Publication decisions and Editor's duties
The editorial board members of the Journal are responsible for deciding which of the articles submitted to the Journal should be published. The editorial board is guided by the policies of the Journal's publisher and constrained by such legal requirements as shall then be in force regarding defamation, copyright infringement and plagiarism. The editorial board seeks the support of at least two reviewers in making this decision, according to a double-blind peer review procedure.
An editor, at any time, must be evaluating manuscripts for their intellectual content without regard to race, gender, sexual orientation, religious belief, ethnic origin, citizenship, as well as scientific, academic, or political orientation of the authors.
The editors and any editorial staff must not disclose any information about a submitted manuscript to anyone other than the corresponding author, reviewers, potential reviewers, other editorial advisers, and the publisher, as appropriate. Unpublished materials disclosed in a submitted manuscript must not be used in an editors’ own research without the expressed written consent of the author. When the editorial board is notified or discovers a significant problem regarding errors/ inaccuracy, undisclosed conflict of interest, plagiarism, in a published article, the editorial board will promptly notify the corresponding author and the publisher and will undertake the necessary actions to clarify the issue and in case of need to retract the paper or publish an Erratum.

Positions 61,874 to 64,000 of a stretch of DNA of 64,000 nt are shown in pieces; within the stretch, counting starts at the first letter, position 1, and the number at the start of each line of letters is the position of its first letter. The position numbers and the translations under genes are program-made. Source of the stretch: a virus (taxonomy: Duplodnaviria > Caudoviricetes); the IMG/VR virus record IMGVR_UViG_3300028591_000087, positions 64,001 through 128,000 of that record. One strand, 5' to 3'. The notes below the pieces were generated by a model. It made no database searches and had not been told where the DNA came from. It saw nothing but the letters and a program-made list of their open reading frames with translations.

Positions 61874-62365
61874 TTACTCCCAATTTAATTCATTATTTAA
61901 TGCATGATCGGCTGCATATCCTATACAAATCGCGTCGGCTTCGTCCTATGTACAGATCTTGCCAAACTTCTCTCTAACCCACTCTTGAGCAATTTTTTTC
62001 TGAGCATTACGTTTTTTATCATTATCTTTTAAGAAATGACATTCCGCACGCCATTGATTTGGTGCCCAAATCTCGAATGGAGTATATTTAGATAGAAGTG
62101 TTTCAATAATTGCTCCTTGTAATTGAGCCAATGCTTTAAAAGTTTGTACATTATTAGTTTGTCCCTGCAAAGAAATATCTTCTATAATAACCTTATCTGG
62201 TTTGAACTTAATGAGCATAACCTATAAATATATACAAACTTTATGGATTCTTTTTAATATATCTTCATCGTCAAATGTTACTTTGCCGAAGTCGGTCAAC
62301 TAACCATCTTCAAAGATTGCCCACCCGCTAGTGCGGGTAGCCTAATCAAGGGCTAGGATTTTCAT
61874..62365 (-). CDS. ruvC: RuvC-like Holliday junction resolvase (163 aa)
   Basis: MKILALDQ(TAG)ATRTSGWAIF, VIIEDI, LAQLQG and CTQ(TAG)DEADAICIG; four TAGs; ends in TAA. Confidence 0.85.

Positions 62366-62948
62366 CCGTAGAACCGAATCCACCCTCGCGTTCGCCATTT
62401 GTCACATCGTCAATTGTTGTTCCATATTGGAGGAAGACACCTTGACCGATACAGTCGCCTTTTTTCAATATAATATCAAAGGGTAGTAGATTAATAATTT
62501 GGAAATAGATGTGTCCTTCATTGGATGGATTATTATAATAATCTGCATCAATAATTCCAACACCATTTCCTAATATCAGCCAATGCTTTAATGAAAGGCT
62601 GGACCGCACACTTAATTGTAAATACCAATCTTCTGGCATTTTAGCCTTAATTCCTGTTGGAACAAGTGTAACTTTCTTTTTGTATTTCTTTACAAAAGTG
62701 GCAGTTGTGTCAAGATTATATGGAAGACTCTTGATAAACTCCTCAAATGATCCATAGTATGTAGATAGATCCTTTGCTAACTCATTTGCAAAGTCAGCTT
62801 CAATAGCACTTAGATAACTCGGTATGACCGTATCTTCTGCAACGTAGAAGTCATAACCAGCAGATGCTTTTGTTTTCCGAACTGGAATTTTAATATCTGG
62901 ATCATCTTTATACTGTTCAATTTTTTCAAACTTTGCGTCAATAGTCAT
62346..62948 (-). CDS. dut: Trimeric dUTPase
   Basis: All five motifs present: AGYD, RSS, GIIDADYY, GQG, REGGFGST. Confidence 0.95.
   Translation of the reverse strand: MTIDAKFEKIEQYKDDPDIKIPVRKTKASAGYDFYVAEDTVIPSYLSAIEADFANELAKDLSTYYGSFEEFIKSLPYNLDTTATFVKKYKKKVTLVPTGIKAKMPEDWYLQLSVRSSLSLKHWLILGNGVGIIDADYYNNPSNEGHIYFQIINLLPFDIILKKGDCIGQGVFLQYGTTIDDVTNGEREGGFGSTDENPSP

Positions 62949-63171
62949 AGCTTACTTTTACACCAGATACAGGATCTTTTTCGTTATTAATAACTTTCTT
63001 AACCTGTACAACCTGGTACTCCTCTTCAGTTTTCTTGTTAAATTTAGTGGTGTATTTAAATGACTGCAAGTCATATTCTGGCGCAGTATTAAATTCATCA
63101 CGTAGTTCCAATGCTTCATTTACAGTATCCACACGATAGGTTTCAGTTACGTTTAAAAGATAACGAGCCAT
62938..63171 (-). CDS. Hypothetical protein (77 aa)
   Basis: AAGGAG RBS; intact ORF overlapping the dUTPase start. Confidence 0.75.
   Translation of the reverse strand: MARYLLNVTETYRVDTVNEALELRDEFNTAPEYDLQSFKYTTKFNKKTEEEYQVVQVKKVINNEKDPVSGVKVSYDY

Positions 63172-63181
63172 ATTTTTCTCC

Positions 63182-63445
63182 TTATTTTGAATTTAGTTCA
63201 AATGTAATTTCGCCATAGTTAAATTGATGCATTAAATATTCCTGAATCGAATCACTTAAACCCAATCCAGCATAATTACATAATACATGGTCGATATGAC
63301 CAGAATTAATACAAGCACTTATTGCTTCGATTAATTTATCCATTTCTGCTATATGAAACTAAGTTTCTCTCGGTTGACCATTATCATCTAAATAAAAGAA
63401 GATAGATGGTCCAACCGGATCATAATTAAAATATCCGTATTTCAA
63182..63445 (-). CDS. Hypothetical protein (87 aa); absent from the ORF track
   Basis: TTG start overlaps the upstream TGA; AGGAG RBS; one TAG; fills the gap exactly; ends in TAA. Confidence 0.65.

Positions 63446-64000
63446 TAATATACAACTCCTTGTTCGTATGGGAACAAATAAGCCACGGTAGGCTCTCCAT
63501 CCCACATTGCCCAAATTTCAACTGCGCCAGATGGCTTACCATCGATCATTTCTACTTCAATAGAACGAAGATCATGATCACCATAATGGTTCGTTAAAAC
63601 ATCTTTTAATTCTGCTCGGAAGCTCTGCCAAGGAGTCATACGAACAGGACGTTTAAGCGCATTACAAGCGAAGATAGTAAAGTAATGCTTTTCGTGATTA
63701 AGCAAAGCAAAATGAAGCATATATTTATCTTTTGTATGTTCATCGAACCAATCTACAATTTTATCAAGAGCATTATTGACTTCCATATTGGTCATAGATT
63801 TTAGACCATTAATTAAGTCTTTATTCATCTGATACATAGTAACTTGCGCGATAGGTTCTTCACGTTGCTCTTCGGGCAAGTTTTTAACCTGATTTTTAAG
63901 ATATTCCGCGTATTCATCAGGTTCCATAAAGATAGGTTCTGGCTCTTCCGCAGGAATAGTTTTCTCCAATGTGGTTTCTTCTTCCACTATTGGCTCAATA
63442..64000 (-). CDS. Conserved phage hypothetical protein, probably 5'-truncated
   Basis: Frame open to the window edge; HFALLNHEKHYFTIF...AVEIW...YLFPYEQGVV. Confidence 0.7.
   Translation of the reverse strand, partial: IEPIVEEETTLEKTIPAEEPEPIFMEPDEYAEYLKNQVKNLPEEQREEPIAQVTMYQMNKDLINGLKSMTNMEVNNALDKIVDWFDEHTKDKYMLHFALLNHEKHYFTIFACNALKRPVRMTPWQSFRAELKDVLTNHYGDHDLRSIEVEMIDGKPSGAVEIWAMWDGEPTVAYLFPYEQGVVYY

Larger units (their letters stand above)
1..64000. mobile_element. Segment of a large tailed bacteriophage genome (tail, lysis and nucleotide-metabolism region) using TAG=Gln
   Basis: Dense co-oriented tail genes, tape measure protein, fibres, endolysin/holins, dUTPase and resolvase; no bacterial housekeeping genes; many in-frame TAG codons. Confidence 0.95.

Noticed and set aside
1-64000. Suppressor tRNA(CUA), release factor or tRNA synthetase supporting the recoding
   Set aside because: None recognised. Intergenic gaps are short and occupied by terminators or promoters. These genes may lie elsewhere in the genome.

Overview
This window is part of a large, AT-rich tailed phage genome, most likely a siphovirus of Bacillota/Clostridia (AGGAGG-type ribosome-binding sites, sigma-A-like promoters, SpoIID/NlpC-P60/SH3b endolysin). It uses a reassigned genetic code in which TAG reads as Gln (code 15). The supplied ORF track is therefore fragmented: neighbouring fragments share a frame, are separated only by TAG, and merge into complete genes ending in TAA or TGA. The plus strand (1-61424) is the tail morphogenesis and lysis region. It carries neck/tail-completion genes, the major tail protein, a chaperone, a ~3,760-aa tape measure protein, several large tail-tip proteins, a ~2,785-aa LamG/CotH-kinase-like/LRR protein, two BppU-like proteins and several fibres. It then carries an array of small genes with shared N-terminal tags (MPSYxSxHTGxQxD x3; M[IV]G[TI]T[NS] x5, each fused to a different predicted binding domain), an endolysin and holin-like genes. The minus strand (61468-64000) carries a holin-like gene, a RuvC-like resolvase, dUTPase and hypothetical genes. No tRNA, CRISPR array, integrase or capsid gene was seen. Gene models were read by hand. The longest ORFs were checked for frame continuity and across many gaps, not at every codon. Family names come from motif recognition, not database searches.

Peer reviewer's duties
Peer reviews assist the editors in making editorial decisions and through the editorial communications with the author may also assist the author in improving the paper. Any selected referee who feels unqualified to review the research reported in a manuscript or knows that its prompt review will be impossible should notify the editor and excuse himself from the review process. Any manuscripts received for review must be treated as confidential documents. They must not be shown to or discussed with others except as authorised by the editor. Reviews should be conducted objectively. Personal criticism of the author is inappropriate. Referees should express their views clearly with supporting arguments.
Reviewers should identify relevant published work that has not been cited by the authors. Any statement that an observation, derivation, or argument had been previously reported should be accompanied by the relevant citation. A reviewer should also call to the editor's attention any substantial similarity or overlap between the manuscript under consideration and any other published paper of which they have personal knowledge. Privileged information or ideas obtained through peer review must be kept confidential and not used for personal advantage. Reviewers should not consider manuscripts in which they have conflicts of interest resulting from competitive, collaborative, or other relationships or connections with any of the authors, companies, or institutions connected to the papers.